This story originally appeared on Hagerty.co.uk
To succeed at selling sporty cars in America you need eight cylinders and seductive styling. The Triumph TR8 had at least one of those things when it was developed as an offshoot of the TR7 in the late 1970s, and the other has undoubtedly improved with time (we’ll leave you to work out which).
This barn find example being offered by Historics Auctioneers at Ascot on September 25 will need some work before either its Rover V8 engine or its styling are as they were when the car left the factory in 1980. But with only 73 miles on the clock, and as one of only 14 right-hand drive TR8 drop-tops, it’s sure to garner interest. How much is your car to insure? Find out in four easy steps.Get a quote
The Hagerty Price Guide puts values for a 1980 TR8 between $4800 for a ‘fair’, daily-driven example, and $31,600 for a concours car. Clearly, this one is neither of those things—Historics confirms that it will need a complete restoration.
Built initially for the USA, early TR8s were only available in coupé form, the Michelotti-inspired convertible not reaching the market until October of their introductory year. A right-hand drive model then received the thumbs-up from BL management, leading to the build of the small pre-production run, of which this car is a part. However, shortly after they were completed BL’s parlous state contributed to cancellation of production.
The ‘Pendelican White’ paintwork (a reference to a type of Greek marble, if you’re wondering) has been stained brown by numerous patches of rust, while tinworm has also found its way under the bonnet and no doubt underneath the car too. The hood appears in good shape but the plastic rear screens have survived less well, and while the interior looks complete, it’s probably just as well nobody has invented a way to let you smell these images.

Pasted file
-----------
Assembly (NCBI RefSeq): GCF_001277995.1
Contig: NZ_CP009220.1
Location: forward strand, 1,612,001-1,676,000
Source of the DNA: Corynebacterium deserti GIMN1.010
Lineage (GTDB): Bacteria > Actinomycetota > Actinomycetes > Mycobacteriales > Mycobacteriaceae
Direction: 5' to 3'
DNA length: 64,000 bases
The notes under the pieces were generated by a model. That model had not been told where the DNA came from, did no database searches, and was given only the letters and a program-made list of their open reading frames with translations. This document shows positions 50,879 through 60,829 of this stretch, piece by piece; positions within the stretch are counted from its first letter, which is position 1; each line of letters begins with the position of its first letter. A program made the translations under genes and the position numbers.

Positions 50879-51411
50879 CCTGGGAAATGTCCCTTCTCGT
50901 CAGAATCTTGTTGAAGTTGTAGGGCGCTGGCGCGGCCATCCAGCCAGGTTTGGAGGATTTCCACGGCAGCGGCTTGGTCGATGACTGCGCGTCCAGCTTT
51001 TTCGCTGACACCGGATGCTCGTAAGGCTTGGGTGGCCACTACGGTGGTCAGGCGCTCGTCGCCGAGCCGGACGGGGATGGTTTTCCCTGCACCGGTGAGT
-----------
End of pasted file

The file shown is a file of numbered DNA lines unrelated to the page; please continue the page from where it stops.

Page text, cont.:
On the plus side, this TR8 is more than just a car bought from a dealer and then unwisely stored away for four decades. Its specification, including a tan interior and automatic gearbox, marks it out as one of a small pre-production run built to validate the car for US sale, and this pre-production status has been verified with a British Motor Heritage Certificate.
Worth saving then, and worth enjoying afterwards, because for all its contemporary faults, the Triumph TR8 – the “English Corvette” – is still a low-slung, drop-top sports car with a 3.5-litre V8 up front. Doesn’t sound too bad when you put it like that, does it?